“The mark of the man was that when he didn’t play he was the most missed person - you couldn’t replace him. His influence on the game was massive. He was a great leader and everyone followed him. He was a force of nature.

“The other thing was that he was a great friend. He’d have done absolutely anything for you and was very supportive. For a guy who was a brute of a man, he had a very soft side and was a very caring person.”

Pollock's sentiments were echoed by Hammy's long-time close friend, Muff Scobie, who added: "He was a one-off. He would do anything for people. He left a mark wherever he went; everybody remembered Stewart."

I recall still with surprising clarity the Sunday morning around 11.30am back in 1995 when I chimed the door of the elegant house in the beautiful village of Cambuskenneth.

The ever charming and gracious Jackie Hamilton welcomed me in, saying she would fetch Stewart. Did I want a beer? She was a fine hostess but I declined, having over-indulged the night before at Bridgehaugh to celebrate Stirling County RFC becoming Scotland’s national rugby champions (I was, of course, a fan with a typewriter).

The large figure loomed into view, glass in hand, and repeated the offer. Very gratefully, I accepted Jackie’s suggestion of coffee instead.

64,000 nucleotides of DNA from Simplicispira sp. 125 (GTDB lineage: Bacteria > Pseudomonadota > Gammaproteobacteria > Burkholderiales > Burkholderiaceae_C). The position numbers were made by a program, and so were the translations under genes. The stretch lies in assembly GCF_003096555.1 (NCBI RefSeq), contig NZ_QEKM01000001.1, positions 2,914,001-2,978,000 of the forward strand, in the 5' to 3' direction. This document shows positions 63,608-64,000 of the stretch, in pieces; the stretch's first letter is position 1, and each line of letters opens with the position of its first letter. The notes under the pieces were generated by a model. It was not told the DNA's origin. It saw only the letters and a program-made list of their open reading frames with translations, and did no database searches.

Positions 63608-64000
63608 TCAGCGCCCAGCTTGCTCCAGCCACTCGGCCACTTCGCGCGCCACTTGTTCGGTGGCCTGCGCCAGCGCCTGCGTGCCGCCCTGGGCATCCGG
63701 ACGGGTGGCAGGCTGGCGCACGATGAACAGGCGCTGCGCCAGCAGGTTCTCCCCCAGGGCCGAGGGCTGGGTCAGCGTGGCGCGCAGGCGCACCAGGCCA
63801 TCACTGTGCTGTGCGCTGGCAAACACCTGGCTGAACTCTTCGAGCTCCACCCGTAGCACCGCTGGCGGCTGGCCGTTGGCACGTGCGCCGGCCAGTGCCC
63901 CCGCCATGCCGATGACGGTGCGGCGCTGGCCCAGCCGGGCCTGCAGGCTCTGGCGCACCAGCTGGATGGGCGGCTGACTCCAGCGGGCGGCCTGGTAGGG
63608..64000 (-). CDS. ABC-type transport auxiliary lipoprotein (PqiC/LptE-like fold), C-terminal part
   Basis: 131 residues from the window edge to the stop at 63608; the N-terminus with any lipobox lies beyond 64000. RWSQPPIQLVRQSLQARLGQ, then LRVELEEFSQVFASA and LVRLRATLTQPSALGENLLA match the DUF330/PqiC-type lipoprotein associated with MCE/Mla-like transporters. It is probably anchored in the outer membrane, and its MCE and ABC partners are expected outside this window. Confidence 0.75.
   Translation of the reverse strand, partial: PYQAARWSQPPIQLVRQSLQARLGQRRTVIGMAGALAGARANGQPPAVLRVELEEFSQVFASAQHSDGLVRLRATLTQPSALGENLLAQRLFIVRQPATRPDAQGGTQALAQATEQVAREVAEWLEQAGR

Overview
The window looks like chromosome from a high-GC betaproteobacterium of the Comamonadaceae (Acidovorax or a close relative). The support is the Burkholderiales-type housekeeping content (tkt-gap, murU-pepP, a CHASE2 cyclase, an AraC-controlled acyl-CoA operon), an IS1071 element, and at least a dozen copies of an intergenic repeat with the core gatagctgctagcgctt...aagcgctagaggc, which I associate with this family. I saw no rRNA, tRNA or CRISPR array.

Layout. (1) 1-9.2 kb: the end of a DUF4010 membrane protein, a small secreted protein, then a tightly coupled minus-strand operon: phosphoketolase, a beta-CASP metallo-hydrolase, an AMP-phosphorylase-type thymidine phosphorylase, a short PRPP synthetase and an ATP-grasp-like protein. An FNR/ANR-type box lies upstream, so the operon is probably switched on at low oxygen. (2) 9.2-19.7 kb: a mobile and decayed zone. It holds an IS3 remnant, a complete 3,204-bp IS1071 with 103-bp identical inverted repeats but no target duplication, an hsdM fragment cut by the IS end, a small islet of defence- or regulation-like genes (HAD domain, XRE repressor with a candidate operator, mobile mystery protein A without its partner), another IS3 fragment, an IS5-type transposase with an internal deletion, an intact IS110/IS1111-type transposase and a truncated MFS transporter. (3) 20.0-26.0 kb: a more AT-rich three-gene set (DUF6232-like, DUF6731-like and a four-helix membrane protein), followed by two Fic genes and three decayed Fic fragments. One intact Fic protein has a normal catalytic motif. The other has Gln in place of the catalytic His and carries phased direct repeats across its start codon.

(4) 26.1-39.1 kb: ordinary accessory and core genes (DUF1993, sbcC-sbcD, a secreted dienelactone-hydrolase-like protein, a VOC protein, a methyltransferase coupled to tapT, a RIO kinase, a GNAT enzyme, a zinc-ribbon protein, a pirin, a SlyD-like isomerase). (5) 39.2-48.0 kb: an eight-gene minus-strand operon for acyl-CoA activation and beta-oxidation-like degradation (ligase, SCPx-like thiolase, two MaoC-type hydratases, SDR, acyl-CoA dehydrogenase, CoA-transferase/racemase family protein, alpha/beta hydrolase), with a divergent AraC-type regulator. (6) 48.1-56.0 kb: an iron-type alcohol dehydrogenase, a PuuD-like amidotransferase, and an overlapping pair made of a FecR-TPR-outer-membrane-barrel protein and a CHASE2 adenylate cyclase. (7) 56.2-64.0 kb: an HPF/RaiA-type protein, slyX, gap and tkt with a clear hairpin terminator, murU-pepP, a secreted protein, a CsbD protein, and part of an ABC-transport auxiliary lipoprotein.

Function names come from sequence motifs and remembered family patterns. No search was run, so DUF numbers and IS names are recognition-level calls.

“What time did you go to bed and then get up again to start drinking?” I asked, naively as it transpired. Stewart appeared genuinely surprised by my question. “I haven’t been to bed yet,” he explained. “We’ve just been celebrating since yesterday afternoon.”

That was Stewart in a nutshell: “Big Hammy”, as he was almost universally known, was a larger-than-life character in every respect. He had been an inspirational leader and competitor, daunting in his size and physicality to opponents but immensely motivational to team-mates.

Few people, if any, who met Stewart forgot the experience. A very big personality matched by an equally large physique, He was a fiercely competitive sportsman who only came to rugby late in the scheme of things at age 23, having grown up a soccer fan (and Rangers stalwart at that) in his home town of Larkhall where he joined the family’s agricultural business, before moving to Stirling where he began his rugby adventure.

Hammy should, of course as most fans of the time concur, have had a hatful of caps at lock forward for Scotland. But off-field “offences”, including singing The Sash, made him persona non grata with the then SRU hierarchy at Murrayfield. Coupled with Stirling County being far too unfashionable for its players to be capped, Hammy decamped to Heriot’s in Edinburgh, but subsequently returned to his favoured Bridgehaugh. He later also won fans as a successful player/coach at Hamilton Rugby Club.

Tribute was paid to Hammy on Saturday ahead of County’s fixture at Myreside against Watsonians, the kick-off for which was delayed by a minute’s silence as a mark of respect and the “retirement” of the number 5 shirt. Former Watsonsonians player John McLellan, a former editor of The Scotsman, said: “It was very moving seeing John Gibson [County president] laying the shirt.”

Stewart Hamilton is survived by Jackie, Gregor, Scott and John.

Martin Laing